Luke 15:22-24 “But the father said to his servants, Bring forth the best robe, and put it on him; and put a ring on his hand, and shoes on his feet: And bring hither the fatted calf, and kill it; and let us eat, and be merry: For this my son was dead, and is alive again; he was lost, and is found. And they began to be merry.”
Three parables and three responses are given to when one is restored. The first parable was about a man who lost his sheep, and when he found him, he came home and rejoiced because he found it. The second parable is about a lady who lost her coin, and when she found it, she called her friends and neighbors and asked them to rejoice with her because she found the lost coin. The third parable is about the prodigal son, who, when he came back home, his father killed the fatted calf and made merry because his son was found.
The responses in Heaven about each of these parables is helpful to understanding what is important to God. In the parable of the lost sheep, the saved in Heaven were filled with joy over the one who repented. In the parable of the lost coin, the angels of God rejoiced over the sinner who repented. However, in the parable of the prodigal son, the father rejoicing because of the restored relationship. The father made more of the relationship than he did about his son’s sin. It was the pharisaical son that was the one who focused on the wrong instead of the restored relationship.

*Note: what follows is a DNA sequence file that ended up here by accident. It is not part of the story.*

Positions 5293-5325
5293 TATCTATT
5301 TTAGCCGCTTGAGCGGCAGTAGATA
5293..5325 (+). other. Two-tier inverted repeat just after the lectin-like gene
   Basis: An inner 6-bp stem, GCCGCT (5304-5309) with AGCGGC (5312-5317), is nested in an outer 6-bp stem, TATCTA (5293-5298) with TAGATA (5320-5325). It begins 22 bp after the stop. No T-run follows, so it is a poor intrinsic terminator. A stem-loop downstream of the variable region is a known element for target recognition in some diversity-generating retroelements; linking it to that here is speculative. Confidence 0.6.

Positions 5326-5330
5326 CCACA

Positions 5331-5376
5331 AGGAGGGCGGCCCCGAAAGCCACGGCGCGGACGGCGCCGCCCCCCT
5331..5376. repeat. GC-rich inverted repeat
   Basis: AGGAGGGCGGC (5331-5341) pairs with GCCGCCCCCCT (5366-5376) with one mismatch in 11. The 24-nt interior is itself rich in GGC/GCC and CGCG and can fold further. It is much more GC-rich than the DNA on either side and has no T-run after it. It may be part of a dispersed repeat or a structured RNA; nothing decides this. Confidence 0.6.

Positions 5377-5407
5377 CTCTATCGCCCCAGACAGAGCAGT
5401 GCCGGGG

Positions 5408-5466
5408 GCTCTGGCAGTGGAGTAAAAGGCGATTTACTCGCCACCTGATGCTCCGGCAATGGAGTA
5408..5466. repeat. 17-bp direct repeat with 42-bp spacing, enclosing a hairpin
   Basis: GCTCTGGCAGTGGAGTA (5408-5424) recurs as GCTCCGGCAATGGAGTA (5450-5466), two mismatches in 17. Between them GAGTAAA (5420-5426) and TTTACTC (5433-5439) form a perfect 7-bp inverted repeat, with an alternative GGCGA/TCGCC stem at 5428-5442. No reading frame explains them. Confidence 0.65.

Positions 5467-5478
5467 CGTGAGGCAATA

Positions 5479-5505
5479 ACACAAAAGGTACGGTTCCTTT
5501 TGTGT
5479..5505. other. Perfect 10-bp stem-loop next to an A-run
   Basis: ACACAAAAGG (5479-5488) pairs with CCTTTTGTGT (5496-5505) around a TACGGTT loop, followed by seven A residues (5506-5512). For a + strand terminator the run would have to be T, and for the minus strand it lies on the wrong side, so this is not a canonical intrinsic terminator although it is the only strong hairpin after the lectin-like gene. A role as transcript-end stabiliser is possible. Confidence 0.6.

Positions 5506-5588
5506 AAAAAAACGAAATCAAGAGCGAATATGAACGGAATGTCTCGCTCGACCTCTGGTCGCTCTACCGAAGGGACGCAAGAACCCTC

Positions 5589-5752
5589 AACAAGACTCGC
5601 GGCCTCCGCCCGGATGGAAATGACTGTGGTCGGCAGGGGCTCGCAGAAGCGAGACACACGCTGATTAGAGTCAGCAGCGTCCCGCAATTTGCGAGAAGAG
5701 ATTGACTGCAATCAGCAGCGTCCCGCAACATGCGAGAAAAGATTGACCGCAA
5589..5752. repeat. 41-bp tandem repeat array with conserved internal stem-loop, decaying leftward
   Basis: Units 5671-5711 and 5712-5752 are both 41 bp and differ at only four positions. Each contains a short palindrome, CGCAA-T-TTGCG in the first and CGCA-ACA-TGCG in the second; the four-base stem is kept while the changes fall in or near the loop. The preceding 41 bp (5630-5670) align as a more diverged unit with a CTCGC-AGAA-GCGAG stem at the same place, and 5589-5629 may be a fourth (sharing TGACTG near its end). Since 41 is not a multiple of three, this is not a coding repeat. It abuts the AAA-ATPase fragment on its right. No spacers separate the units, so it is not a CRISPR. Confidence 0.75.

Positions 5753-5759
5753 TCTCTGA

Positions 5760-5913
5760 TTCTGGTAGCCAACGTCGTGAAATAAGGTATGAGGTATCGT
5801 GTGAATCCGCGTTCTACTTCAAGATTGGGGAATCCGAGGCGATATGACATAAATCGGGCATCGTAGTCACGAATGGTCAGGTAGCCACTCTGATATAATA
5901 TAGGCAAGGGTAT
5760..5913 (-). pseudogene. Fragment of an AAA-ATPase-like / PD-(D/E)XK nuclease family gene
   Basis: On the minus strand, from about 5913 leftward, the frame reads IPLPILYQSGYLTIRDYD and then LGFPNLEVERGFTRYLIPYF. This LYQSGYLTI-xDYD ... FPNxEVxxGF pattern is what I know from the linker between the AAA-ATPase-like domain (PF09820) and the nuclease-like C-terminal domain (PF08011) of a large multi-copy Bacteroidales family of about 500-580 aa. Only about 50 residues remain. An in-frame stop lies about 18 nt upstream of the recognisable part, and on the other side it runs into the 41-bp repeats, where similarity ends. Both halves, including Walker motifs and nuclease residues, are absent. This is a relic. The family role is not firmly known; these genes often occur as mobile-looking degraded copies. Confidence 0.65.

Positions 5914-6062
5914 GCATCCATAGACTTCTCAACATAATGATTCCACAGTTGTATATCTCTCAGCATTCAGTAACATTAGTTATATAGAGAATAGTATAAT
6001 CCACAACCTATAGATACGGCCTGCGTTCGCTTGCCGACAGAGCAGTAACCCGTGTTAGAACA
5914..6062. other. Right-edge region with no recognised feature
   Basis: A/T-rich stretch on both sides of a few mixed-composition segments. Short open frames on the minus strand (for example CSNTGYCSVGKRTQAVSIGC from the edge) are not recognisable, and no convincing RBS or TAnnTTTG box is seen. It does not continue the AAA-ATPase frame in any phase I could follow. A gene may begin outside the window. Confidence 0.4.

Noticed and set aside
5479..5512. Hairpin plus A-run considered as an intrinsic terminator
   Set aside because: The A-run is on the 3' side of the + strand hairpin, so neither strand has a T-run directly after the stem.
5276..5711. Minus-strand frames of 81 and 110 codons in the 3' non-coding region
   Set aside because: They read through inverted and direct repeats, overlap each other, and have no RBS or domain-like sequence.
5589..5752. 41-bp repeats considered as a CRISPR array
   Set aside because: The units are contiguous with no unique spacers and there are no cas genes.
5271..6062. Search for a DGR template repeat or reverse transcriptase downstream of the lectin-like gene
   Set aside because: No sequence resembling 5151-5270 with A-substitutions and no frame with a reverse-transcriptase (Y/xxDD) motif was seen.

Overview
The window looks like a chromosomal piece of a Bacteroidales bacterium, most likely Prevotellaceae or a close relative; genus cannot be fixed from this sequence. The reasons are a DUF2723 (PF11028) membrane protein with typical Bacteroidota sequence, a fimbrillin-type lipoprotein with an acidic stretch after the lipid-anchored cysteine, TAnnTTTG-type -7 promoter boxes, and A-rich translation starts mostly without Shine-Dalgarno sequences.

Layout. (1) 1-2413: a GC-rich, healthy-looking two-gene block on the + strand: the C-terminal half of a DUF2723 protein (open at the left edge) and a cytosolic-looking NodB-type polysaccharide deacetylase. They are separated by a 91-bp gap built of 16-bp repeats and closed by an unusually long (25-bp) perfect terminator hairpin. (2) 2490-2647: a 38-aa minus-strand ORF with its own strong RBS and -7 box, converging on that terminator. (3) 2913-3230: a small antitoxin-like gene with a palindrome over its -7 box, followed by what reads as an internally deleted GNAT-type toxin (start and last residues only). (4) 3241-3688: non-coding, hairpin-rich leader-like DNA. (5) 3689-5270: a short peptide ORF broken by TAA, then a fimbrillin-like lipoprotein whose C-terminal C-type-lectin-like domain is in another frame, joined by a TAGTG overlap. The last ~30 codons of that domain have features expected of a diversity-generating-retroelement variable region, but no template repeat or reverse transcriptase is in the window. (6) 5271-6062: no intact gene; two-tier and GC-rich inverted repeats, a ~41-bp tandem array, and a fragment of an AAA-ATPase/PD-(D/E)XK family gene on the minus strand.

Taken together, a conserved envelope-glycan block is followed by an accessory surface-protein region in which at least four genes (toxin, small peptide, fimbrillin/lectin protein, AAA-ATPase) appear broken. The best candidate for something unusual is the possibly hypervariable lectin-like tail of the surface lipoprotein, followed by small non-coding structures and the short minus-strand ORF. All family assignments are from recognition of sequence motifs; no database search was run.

These parables teach a very important principle that shows parents how to be a better parent. It is interesting about the prodigal son that he knew that his father would take him back no matter what he had done. It is emphasized that sin kept the prodigal from seeing his father’s love for him, but when he came to himself is when he knew that no matter what he had done, his father’s love for him would cause him to take him back despite what he had done.
My friend, your children need to know that there is nothing they can do that can stop them from having a loving relationship with you. When your children do wrong, they don't need you to punish them forever; they need to know that the relationship is never in jeopardy. The household rules should not be there to make your children conform so that they don't embarrass or inconvenience you, but those rules should be there to bring your children closer to you. Children need to know that they are loved no matter what they do, but that sin only complicates the ability to have a close relationship.
Moreover, when your children do wrong, be careful about continual punishment because they have done wrong. Too many parents want to throw back in the child’s face about what they have done in the past instead of dealing with what has broken the relationship in the present. You will drive your children away if you constantly dig up the past to throw it in your child’s face every time they do wrong. A healthy and loving relationship is never about what we have done in the past, but what is going on in the present.
The best thing you can establish in your child’s mind is that you love them no matter what they do. This does not mean that you approve of their sin but that your love for them is not dependent on what they do. Children need their parent’s approval, and when they realize they are loved no matter what is will cause them to want to do right so that they won’t disappoint you.